Long branch attraction might be pulling the insects and crustaceans, each with fast-evolving genes, close together and towards groups outside the arthropods, stranding the slowly evolving myriapods with the chelicerates, says Telford. When the researchers excluded quickly evolving genes or quickly evolving species, support for Mandibulata increased. They performed the same procedure on data from the paper of Dunn et al., with similar results.

With their enormous diversity, and a history dating back more than 520 million years, the arthropods push phylogeneticists to the limit. The clade of the Mandibulata may finally be accepted, says Telford. But other nodes — such as the position of insects relative to crustaceans, of sea spiders relative to spiders, and of water bears and velvet worms relative to arthropods — remain contentious.

Other regions of the animal tree might make for smoother sailing, but where's the skill in that? Telford says, "If we make a tree and horses and zebras go together, it could be for all the wrong reasons. But who cares — we'll never know that our model doesn't work."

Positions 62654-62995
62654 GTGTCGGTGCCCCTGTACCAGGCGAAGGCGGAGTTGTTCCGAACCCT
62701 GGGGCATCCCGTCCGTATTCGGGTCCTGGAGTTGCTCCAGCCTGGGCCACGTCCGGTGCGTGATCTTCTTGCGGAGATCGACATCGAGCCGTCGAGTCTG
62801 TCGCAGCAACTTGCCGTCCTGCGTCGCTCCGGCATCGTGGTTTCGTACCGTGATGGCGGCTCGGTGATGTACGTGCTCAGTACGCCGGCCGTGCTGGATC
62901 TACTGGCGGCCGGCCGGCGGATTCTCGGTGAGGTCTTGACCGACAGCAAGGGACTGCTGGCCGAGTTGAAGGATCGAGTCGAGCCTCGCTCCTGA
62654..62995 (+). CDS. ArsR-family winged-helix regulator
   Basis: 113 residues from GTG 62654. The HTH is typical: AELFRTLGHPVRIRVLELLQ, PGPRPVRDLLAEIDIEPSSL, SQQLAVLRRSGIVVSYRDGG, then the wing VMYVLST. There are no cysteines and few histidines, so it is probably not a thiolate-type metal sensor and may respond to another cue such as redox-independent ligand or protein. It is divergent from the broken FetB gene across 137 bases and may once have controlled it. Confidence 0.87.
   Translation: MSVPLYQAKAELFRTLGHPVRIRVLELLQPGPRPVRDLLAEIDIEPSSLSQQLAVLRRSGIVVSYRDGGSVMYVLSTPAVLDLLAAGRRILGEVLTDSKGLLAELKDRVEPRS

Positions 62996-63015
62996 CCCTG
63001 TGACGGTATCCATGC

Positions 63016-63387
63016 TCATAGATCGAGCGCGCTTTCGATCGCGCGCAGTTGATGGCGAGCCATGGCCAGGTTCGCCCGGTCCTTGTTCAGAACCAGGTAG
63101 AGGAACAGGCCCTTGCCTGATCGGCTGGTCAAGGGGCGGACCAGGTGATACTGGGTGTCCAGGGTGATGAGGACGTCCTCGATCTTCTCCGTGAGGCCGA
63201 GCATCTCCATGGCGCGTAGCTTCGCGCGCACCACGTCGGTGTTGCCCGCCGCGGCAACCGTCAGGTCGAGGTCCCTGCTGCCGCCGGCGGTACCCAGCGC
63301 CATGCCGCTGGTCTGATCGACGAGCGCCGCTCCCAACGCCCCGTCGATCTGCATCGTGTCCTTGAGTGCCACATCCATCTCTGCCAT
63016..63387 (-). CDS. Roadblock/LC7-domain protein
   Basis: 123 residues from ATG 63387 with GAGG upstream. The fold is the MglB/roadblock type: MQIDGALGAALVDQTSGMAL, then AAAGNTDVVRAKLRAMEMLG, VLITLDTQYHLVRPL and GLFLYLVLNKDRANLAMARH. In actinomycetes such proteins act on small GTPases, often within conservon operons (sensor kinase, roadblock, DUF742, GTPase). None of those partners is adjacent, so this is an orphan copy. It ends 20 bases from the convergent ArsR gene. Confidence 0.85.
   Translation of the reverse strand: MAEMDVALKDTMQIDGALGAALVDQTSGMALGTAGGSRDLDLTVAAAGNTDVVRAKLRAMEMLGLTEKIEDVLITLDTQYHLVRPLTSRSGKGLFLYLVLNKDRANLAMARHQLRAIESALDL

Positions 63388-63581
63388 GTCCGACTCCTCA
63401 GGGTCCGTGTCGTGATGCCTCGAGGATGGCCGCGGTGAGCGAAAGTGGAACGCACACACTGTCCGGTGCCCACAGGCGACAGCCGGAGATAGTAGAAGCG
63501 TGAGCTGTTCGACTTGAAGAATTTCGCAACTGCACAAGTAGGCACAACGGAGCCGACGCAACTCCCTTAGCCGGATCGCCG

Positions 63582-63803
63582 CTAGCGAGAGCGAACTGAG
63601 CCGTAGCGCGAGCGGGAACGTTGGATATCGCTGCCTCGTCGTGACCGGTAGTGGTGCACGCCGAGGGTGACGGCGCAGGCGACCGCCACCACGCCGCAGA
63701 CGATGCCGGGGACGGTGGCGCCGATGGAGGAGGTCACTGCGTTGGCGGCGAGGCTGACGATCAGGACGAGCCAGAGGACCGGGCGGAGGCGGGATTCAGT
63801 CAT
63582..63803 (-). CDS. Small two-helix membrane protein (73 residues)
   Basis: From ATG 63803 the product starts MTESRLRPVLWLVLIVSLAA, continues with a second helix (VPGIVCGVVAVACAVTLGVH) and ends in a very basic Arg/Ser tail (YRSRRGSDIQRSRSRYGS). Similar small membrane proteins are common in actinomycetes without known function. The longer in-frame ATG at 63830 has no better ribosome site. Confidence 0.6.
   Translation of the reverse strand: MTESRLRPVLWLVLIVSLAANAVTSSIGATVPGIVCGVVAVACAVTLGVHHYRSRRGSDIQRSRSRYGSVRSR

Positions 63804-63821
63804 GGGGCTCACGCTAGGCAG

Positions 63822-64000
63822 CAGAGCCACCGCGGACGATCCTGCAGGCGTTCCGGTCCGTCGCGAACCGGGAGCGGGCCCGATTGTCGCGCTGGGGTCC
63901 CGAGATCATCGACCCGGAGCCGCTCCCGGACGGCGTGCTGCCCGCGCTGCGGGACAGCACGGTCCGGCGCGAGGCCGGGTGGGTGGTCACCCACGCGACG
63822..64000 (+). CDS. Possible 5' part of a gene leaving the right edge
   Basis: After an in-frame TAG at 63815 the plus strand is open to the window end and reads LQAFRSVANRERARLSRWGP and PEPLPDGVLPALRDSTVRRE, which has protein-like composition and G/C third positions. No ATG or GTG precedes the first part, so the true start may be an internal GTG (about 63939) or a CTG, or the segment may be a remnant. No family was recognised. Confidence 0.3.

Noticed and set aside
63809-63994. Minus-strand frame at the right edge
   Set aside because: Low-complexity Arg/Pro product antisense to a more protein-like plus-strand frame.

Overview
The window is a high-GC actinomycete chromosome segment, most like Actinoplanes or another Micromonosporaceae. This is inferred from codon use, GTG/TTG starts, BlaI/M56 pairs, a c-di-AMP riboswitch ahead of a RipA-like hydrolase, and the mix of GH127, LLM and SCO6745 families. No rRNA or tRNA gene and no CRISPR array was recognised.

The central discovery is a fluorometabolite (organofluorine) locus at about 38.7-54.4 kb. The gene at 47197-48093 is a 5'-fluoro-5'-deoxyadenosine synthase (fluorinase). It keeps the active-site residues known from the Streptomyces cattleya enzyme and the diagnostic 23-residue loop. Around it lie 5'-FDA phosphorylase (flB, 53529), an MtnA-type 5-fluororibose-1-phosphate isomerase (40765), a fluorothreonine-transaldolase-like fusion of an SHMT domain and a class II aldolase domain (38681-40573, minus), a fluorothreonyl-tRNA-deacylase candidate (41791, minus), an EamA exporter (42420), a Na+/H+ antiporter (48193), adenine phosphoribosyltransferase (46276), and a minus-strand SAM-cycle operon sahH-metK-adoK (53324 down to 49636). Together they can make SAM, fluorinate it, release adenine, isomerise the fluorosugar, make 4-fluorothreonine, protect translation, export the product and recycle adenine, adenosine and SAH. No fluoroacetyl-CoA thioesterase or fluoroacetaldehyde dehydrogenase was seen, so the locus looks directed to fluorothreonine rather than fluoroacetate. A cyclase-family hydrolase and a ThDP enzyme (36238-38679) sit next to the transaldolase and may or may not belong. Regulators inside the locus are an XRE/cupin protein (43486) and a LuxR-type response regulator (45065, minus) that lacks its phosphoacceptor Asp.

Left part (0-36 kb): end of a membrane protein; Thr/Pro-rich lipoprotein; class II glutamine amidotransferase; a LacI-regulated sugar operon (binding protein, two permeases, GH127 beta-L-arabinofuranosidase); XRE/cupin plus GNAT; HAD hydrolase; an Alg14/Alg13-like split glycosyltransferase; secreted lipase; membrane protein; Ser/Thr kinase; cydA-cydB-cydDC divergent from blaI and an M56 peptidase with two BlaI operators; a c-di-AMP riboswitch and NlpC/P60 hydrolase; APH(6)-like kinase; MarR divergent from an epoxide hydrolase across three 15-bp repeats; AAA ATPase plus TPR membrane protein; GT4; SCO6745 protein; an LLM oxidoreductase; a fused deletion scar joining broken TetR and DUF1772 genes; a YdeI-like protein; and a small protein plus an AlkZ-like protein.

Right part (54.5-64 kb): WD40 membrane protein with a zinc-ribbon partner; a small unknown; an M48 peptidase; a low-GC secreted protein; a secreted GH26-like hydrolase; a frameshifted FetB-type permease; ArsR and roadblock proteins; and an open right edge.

1. Rota-Stabelli, O. et al. Proc. R. Soc. B doi:10.1098/rspb.2010.0590 (2010).

  2. Regier, J. C. et al. Nature 463, 1079-1083 (2010).

  3. Giribet, G., Edgecombe, G. D. & Wheeler, W. C. Nature 413, 157-161 (2001).

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  4. Dunn, C. W. et al. Nature 452, 745-749 (2008).

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Nature, Arthropod phylogeny

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Nature Letter, Broad phylogenomic sampling improves resolution of the animal tree of life

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Maxmen, A. Leggy creatures and long branches. Nature (2010).